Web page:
HARRISON v. HARRISON, 200 Ala. 379 (1917)

HARRISON v. HARRISON, 200 Ala. 379 (1917)
76 So. 295


5 Div. 671.Supreme Court of Alabama.
June 14, 1917.

Appeal from Circuit Court, Tallapoosa County; Lum Duke, Judge.

Bulger Rylance, of Dadeville, and W. R. Whatley, of Alexander City, for appellant. Geo. A. Sorrell, of Alexander City, for appellee.


This appeal involves the action of ejectment particularly referred toPage 380
in the litigation, between the same parties and concerning the same land, in Harrison v. Harrison, 73 So. 454-456.[fn1] It is the action of ejectment, the prosecution of which in the court of law was enjoined, pending the hearing and disposition of the bill for specific performance considered and determined in Harrison v. Harrison, supra. In that bill, upon the averments of which the temporary injunctions issued, it was averred:

“Orators charge and aver that the equitable title to said land is in orators, and that they are entitled as a matter of equity to hold, own, and occupy the same; that the legal title to said land is in the plaintiffs to said suit in the circuit court; that orator is unable to defend against said legal title, and that the intervention of the court of equity is necessary, that he may retain his rightful possession to said land, and that it is right and equitable that they have this honorable chancery court to grant an injunction in their favor and against all of the plaintiffs in said suit pending in said circuit court in Alexander City, and that they be enjoined from further prosecuting said suit in said circuit court; that orators may have the opportunity to have this honorable court of chancery to pass upon their rights in this case.”

Upon the affirmance by this court of the decree of the chancery court in that cause, whereby relief was denied, the injunction was dissolved and the bill dismissed. The trial of the ejectment suit came on; and the defendants sought to assert, in defeat of the legal title admitted in the quoted paragraph of the bill, title by adverse possession of 10 years or more. The court held, in effect, that they were concluded ? estopped ? by the matters of assertion and admission presented and present in the cause in equity (73 So. 454 -456[fn1]), according to the plaintiffs in the ejectment suit the possession of the legal title at the time the bill in equity was filed.

The effort to defeat the legal title of the plaintiffs in the action of ejectment through the assertion of adverse possession, perfected by the date the bill in equity was filed, was, necessarily, a contradiction of the confessed then investment of the legal title in the plaintiffs in the ejectment suit at the time the bill in equity was filed. In other words, the equity of the bill to restrain the prosecution of the ejectment suit was predicated of averments whereby the claim was made of an equitable title only, and the existence of the legal title to the land in the respondents in the equity cause was confessed. According to well-recognized principle, the defendants in the ejectment suit were not entitled to take and to assert a status of fact in the ejectment suit that, in order to invest their bill with equity to enjoin the prosecution of the ejectment suit, was immediately contradicted by the deliberately made averments of their bill in equity concerning the same land. The benefit and advantage accruing to the complainants in consequence of these material averments of the bill in equity, and the corresponding disadvantage and enforced delay thereby imposed upon the plaintiffs to exercise their otherwise undoubted right to have a trial of their action at law, afforded the essential elements of a well-founded estoppel. The principle is recognized in the following of our decisions: Hodges v. Winston, 95 Ala. 514, 11 So. 200, 36 Am. St. Rep. 241; Caldwell v. Smith, 77 Ala. 157, 165; Brown v. French, 159 Ala. 645, 648, 49 So. 255; Millitello v. Roden Grocery Co., 190 Ala. 675, 683, 685, 67 So. 420. The application of the principle cannot be averted by reason of the fact that the bill in equity was to enforce an asserted specific performance of a contract to convey this land, or by reference to the further fact that the adverse possession sought to be availed of in the action of ejectment was not considered or decided in the cause in equity. The estoppel recognized and applied is predicated of the deliberate acts of these parties, working advantage to them at the time and disadvantage to the plaintiffs in this ejectment suit, for the same land, and not, in any primary sense, the actual adjudication made in their cause in equity.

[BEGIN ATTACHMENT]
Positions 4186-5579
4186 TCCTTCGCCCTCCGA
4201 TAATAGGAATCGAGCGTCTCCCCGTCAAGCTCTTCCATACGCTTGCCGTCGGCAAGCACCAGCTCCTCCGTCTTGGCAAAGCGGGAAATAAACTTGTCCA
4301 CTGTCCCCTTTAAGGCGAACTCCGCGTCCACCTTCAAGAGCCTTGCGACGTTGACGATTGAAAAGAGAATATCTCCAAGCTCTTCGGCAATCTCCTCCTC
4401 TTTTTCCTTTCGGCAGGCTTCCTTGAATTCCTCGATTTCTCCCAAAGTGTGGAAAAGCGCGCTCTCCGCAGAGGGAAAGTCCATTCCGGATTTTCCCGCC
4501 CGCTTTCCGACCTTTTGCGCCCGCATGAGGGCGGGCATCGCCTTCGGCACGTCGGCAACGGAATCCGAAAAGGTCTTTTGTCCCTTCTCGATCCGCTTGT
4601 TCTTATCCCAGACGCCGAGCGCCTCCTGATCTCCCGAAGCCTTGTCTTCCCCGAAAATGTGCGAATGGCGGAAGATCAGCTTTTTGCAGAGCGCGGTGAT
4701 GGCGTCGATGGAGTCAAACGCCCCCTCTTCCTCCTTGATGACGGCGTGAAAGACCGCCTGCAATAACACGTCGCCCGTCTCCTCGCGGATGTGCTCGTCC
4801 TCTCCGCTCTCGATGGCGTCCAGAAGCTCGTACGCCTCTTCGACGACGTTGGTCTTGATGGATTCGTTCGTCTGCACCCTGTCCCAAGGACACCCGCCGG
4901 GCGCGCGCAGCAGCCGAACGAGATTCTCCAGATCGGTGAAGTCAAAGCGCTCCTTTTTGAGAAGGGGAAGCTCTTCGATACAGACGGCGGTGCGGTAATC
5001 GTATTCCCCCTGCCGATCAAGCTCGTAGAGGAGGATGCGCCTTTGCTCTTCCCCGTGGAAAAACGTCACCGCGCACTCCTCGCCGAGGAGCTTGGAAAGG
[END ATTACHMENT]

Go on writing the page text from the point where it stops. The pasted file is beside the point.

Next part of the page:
The case of Harper v. Campbell, 102 Ala. 342, 14 So. 650, cited on the brief for appellants, is without application to the question here involved. In its rulings the trial court gave appropriate effect to the indicated principle of estoppel. The judgment is affirmed.


ANDERSON, C. J., and SAYRE and GARDNER, JJ., concur.

[fn1] 198 Ala. 159.